Exclusively Analogue Announces Merlin Analog Synthesizer


Exclusively Analogue has introduced The Merlin – a new synth, designed in response to feedback from EA customers.

According to Exclusively Analogue, the aim of Merlin is to provide a powerful analogue synthesizer with maximum flexibility, at a competitive price (approximately £800 depending on format).

Merlin will be available either as a self powered 19? rack mount module, a self powered desktop module, or in Eurorack format able to use an existing power supply.

Part of the flexibility comes from making it small enough to fit into the Eurorack format but without compromising usability. To this end all of the jack sockets are on the bottom to avoid patch leads crossing the controls.

‘Out of the box’ it just requires a CV and Gate input to work and is pre-patched to form the classic Analogue Synth routing. The 54 mini jack sockets enable the user to create numerous alternative routings – input signals and control voltages or output signal and control voltages.

The format is ‘classic’ with 2 Voltage Controlled Oscillators (VCOs) providing Sawtooth, Square, Sine and Triangle waveforms. There is also a separate Noise Source and an External input.

There are 2 LFOs – one Voltage Controlled and the other normally dedicated to Pulse Width Modulation. There is a Sample & Hold, that’s normally clocked by the VCLFO and sampling the Noise Source. A Ring Modulator is also provided to allow creation of complex waveforms.

The Voltage Controlled Filter (VCF) is based around the SSM2040 design and has 24dB Lowpass, 12dB Lowpass, High Pass, and Band Pass outputs, giving a broad spectrum of sound modification options. The standard filter frequency modulation options are available (Keyboard CV, FM, and selectable positive or negative Envelope) plus the Resonance (Q) can also be modulated which most filters do not have.

There are also 2 Envelope Generators – one for the VCF and one for the Voltage Controlled Amplifier.

The picture shows the first Merlin prototype in a rack unit and as a comparison a collection of Eurorack modules have been included on the bottom.

The Merlin is currently in development and EA is announcing it to gauge interest. They expect to have video and audio demos available soon. See the EA site for more info.

12 thoughts on “Exclusively Analogue Announces Merlin Analog Synthesizer

  1. 1) Never announce until you actually have sound demos. Right now, all that can be said is that the front panel is nice.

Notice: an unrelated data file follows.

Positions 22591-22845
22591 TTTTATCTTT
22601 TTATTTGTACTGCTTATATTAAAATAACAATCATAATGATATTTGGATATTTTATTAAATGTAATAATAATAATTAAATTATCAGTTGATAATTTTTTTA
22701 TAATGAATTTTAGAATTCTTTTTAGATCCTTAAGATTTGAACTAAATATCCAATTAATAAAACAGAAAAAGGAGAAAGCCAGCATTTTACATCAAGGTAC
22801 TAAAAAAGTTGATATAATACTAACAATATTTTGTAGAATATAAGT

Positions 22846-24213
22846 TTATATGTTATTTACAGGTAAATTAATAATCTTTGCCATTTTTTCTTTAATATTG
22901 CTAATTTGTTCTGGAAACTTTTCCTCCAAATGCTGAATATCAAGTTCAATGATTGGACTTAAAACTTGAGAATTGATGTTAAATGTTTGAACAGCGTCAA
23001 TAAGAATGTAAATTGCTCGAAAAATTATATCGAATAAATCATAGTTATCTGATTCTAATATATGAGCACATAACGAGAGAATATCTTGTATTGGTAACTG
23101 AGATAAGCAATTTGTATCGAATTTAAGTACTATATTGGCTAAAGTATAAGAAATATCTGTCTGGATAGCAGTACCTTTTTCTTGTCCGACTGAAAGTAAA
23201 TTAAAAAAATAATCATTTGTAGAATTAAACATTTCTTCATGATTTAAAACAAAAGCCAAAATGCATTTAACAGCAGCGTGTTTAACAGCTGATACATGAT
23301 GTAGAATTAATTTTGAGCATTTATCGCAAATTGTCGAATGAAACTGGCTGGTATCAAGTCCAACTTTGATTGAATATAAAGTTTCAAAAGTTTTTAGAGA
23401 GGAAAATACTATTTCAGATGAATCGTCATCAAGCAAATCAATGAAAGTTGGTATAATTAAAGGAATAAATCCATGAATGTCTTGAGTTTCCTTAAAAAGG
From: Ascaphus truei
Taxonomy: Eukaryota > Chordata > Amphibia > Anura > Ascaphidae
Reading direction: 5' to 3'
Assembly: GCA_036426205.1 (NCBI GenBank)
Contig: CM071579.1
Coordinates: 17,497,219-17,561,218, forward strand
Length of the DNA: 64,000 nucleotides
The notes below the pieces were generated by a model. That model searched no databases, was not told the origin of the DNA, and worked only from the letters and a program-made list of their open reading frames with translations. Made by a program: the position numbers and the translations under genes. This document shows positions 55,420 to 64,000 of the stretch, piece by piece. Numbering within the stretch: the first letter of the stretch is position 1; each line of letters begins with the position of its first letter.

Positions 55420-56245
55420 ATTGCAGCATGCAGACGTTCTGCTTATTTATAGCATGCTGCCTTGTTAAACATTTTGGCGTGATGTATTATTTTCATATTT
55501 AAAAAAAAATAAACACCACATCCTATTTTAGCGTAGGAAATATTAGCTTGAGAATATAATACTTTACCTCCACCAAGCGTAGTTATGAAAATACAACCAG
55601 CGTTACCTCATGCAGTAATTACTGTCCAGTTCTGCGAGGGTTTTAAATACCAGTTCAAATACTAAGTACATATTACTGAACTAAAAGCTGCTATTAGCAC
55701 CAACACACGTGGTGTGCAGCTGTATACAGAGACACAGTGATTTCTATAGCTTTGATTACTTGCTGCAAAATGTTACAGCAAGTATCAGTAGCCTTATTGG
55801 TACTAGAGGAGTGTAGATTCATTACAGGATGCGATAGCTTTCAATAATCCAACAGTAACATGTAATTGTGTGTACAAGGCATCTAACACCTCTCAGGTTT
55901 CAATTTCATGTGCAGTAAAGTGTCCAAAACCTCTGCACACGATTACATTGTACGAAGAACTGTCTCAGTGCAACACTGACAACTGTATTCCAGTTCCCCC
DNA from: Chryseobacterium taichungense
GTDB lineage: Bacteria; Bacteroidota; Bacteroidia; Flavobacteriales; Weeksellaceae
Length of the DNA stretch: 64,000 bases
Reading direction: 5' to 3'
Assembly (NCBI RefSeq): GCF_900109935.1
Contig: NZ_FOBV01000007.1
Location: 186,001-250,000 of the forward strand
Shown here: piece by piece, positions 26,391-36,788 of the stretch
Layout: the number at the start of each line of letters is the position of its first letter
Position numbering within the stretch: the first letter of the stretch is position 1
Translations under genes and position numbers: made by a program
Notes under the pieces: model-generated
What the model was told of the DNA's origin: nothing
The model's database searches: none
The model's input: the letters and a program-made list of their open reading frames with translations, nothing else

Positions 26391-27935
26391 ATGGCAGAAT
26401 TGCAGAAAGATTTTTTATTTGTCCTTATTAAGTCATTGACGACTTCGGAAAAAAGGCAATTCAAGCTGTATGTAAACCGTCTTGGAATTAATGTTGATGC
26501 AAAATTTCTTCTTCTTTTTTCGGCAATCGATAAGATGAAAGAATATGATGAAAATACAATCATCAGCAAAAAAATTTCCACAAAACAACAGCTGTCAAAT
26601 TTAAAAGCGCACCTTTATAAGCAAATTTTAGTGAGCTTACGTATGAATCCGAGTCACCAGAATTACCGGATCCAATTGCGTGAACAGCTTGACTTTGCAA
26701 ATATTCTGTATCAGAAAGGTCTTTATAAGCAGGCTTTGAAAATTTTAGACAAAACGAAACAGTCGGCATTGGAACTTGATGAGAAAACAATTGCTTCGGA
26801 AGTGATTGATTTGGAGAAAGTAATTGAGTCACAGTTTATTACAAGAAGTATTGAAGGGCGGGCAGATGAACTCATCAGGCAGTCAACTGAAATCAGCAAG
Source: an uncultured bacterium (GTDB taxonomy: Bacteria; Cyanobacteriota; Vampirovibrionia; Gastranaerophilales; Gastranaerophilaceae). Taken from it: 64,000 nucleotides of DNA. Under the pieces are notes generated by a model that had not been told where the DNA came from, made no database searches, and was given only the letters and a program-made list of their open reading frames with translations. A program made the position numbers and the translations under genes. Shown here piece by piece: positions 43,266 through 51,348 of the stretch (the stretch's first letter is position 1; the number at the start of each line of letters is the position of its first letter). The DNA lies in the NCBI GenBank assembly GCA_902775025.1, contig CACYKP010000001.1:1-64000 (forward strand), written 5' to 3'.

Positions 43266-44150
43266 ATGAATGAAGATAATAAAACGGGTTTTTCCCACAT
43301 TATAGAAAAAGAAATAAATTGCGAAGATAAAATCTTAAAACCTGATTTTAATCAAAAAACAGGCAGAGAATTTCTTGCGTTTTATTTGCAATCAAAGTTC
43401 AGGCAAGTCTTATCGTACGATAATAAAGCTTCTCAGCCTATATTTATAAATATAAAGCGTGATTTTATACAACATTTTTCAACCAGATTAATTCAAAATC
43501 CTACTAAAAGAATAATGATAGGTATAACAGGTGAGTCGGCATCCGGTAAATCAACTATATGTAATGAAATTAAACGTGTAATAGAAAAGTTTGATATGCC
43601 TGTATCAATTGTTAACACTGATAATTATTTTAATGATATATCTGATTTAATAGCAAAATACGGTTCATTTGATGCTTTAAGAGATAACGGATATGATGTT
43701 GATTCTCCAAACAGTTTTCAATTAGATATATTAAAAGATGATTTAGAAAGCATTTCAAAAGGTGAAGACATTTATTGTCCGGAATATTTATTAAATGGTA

2) I like the jack placement.

    3) If 800 pounds translates to $1,500 I don’t think you’ll get a lot of traction.

    4) Gauging interest? You know what people are interested in? How does it sound…

  2. Read the last paragraph before whining about the post, please. I’m sure there will be updates as soon as the product is functional. Sheesh…

  3. Although it looks and reads quite interesting I’d find it bit strange to integrate a full 19″ unit into a modular system. But as they’d also offer alternative formats it should be fine. Would be great to know more details about the available ins and outs.

  4. In my opinion, if the synth is to sell as a stand-alone rack mount or desktop unit, it must include a MIDI-CV converter providing gate, CV, quantized CV, and a couple of other CV’s taken from MIDI in (such as mod wheel and channel aftertouch). Otherwise the synth relies on the user having external CV/Gate gear and seems more like a voice module. In the Eurorack space, it competes with offerings from Cwejman, Doepfer, and Intellijel (and possibly others). Perhaps the developer is counting on the recent proliferation of modern analog synths that provide CV and Gate outputs.

    I agree with previous posters that example sounds are desired for gauging interest.

  5. full single voice panels are not uncommon, it was the major way Serge systems operated, some Buchla as well. It’s actually an idea I kind of like, but I think for it to be worth it it should be super cheap, especially since if they are doing it right it could all be on a single board. otherwise, why not get single modules? the point of modular is flexibility.

  6. This makes a lot of sense to me as a Euro starting point, if they can get the price right and it sounds good.

    I’d like to see this priced cheaper, but the closest thing I know of to this currently is the Pittsburgh System 90, which is $1700.

    It seems like there should be cost benefits to building a single all-in-one unit rather than a bunch of individual modules.

  7. The specs all look fairly standard. There isnt anything i can see to differentite this from the myriad of other 2 vco multimode filter modules. The price point would need to be something special to compete.

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